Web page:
Shoulder Fractures

Shoulder fractures are usually caused by impact injuries such as direct blows, falls or vehicular accidents. When one or more of these bones fracture, severe pain occurs and movement is impaired. When a shoulder is fractured, soft tissues may be damaged as well.

Anatomy of the Shoulder

There are three bones in the shoulder: the clavicle or collarbone, the proximal humerus or top of the arm bone, and the scapula or shoulder blade. There are also three joints where these bones connect: the glenohumeral joint, acromioclavicular joint and the sternoclavicular joint. The ball and socket arrangement of the shoulder enables a wide range of motion. It also, unfortunately, includes a complex arrangement of bones, muscles and ligaments that may be damaged.

Causes of Shoulder Fractures

There are varying causes for shoulder fractures, depending on the particular bone damaged, as follows.

Fractures of the Humerus

Called proximal humeral fractures, these often occur when a person falls on an outstretched arm. These are most common in elderly people suffering from osteoporosis.

Clavicle Fractures

Collarbone fractures are a common injury in children and athletes. The collarbone doesn't completely harden until people reach the age of about 20, so it is fairly easy for the bone to break in babies during childbirth or in children after a direct blow or fall. Athletes may fracture the bone from a direct blow or from a hard fall, where the jolt of impact travels up the arm to the clavicle.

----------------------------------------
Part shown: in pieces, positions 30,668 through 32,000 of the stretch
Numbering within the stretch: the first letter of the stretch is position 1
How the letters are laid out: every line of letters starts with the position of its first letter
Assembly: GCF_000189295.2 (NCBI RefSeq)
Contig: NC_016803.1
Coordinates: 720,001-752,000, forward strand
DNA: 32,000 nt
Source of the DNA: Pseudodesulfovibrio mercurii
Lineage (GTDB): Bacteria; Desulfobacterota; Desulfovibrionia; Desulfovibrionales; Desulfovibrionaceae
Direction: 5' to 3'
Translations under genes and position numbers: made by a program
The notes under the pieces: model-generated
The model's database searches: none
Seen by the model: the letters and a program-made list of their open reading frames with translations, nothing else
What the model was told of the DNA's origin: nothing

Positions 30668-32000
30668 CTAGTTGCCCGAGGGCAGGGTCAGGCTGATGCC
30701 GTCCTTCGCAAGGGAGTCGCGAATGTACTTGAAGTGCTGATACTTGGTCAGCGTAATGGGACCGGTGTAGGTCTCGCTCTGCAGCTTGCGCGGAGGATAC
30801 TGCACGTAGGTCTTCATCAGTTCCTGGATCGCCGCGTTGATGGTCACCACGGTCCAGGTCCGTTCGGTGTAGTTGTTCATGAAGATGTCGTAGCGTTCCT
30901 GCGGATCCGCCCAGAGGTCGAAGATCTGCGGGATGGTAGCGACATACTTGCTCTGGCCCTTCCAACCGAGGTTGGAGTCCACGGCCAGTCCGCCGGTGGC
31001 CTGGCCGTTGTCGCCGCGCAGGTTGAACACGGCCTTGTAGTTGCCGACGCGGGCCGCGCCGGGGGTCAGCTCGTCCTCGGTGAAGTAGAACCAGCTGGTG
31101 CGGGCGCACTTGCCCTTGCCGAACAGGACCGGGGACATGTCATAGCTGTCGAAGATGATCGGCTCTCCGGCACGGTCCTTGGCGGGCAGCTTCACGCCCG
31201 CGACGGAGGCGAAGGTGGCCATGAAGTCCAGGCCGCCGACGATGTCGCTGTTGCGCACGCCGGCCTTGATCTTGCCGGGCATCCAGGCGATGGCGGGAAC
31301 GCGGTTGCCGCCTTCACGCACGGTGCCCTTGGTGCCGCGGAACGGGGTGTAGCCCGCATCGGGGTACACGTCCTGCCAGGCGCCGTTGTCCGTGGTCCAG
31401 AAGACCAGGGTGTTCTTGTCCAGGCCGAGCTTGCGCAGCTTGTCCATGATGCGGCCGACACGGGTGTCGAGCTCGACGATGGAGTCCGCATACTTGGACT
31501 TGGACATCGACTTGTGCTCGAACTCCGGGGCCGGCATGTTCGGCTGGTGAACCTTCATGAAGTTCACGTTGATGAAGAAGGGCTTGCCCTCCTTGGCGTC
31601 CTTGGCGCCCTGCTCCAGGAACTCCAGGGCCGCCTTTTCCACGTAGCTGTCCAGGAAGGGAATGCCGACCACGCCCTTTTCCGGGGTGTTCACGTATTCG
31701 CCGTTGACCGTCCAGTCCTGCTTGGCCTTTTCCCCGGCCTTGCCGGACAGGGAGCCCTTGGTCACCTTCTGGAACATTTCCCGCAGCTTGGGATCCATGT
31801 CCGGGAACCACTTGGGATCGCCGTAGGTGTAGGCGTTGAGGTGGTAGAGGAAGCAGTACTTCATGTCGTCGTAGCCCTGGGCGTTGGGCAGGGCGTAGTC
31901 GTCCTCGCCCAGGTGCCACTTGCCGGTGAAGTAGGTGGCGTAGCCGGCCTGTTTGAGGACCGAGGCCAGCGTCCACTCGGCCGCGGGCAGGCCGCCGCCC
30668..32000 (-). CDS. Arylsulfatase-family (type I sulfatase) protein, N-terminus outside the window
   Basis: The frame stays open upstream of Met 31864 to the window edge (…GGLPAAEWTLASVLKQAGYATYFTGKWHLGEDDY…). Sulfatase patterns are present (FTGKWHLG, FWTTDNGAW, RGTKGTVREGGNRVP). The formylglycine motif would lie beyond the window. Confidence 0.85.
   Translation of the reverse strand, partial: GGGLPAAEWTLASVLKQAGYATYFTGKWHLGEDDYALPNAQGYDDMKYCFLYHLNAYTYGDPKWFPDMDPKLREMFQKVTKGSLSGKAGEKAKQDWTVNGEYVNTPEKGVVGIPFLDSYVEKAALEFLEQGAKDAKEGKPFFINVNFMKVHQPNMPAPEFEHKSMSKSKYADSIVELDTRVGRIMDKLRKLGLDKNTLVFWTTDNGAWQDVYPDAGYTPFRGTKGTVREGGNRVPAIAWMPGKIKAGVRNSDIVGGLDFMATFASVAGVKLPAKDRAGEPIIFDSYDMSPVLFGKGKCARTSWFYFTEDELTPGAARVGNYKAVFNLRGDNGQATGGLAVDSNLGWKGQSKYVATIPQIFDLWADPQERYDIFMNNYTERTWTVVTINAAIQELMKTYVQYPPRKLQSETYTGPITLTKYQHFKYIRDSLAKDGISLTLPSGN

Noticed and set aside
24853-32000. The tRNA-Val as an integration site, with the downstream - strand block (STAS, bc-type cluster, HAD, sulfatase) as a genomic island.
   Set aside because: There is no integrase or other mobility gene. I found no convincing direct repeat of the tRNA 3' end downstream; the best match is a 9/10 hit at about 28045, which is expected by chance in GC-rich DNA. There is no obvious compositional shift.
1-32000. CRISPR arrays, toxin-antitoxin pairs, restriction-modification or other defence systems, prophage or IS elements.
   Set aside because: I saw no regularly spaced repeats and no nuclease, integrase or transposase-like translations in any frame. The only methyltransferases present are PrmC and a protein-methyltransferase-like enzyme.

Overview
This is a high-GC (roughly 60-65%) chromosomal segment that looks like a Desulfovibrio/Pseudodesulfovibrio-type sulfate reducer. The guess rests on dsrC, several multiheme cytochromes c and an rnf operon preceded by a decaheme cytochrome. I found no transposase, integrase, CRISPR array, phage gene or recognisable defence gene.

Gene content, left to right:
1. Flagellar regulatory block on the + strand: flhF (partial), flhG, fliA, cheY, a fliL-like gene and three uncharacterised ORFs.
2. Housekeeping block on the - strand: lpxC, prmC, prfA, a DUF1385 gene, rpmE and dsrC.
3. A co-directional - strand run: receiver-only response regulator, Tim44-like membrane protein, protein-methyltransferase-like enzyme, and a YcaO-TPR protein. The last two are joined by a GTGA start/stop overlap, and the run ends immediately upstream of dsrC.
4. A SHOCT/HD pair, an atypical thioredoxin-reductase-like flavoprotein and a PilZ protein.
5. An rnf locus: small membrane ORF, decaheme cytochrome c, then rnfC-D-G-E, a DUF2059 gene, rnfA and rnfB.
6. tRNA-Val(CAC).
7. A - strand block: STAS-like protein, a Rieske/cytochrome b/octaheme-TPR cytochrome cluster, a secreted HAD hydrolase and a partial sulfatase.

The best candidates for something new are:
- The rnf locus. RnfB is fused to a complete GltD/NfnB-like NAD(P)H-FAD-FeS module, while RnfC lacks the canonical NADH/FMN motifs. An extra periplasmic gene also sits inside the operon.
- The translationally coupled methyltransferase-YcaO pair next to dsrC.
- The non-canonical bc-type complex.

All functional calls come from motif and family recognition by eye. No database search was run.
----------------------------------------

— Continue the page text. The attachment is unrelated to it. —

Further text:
Fractures of the Scapula

Shoulder blade fractures are very rare. Because of the joint's mobility and the number of muscles protecting it, it is well protected from fracture. It takes a significant amount of force to break the scapula. Scapular fractures are usually only seen after a high-speed vehicular accident or a fall from a great height and are frequently accompanied by other, often life-threatening, injuries. Crushing injuries, such as those resulting from factory or forestry accidents, can also cause a scapular fracture, as can direct contact injuries which occur during boxing.

Symptoms of Shoulder Fractures

Symptoms of shoulder fracture include impaired mobility and severe pain worsened by arm movement. To some degree the location of the pain and limited range of mobility are diagnostic since they vary according to where the fracture has taken place. Symptoms of a clavicle fracture, for example, include downward and forward sagging of the shoulder and a bump or tent over the injury site. All shoulder fractures involve one or more of the following symptoms:

  • Severe pain
  • Swelling or bruising of the shoulder.
  • Deformity at the site of the fracture
  • Inability to move the arm without increased pain
  • Grinding sensation when the shoulder is moved

Diagnosis of Shoulder Fracture

Shoulder fractures are usually diagnosed through X-rays. Sometimes more sophisticated imaging techniques, such as CT scans are used. It is important for the diagnosis to be accurate and for the distinction between a shoulder fracture and a dislocation to be made.

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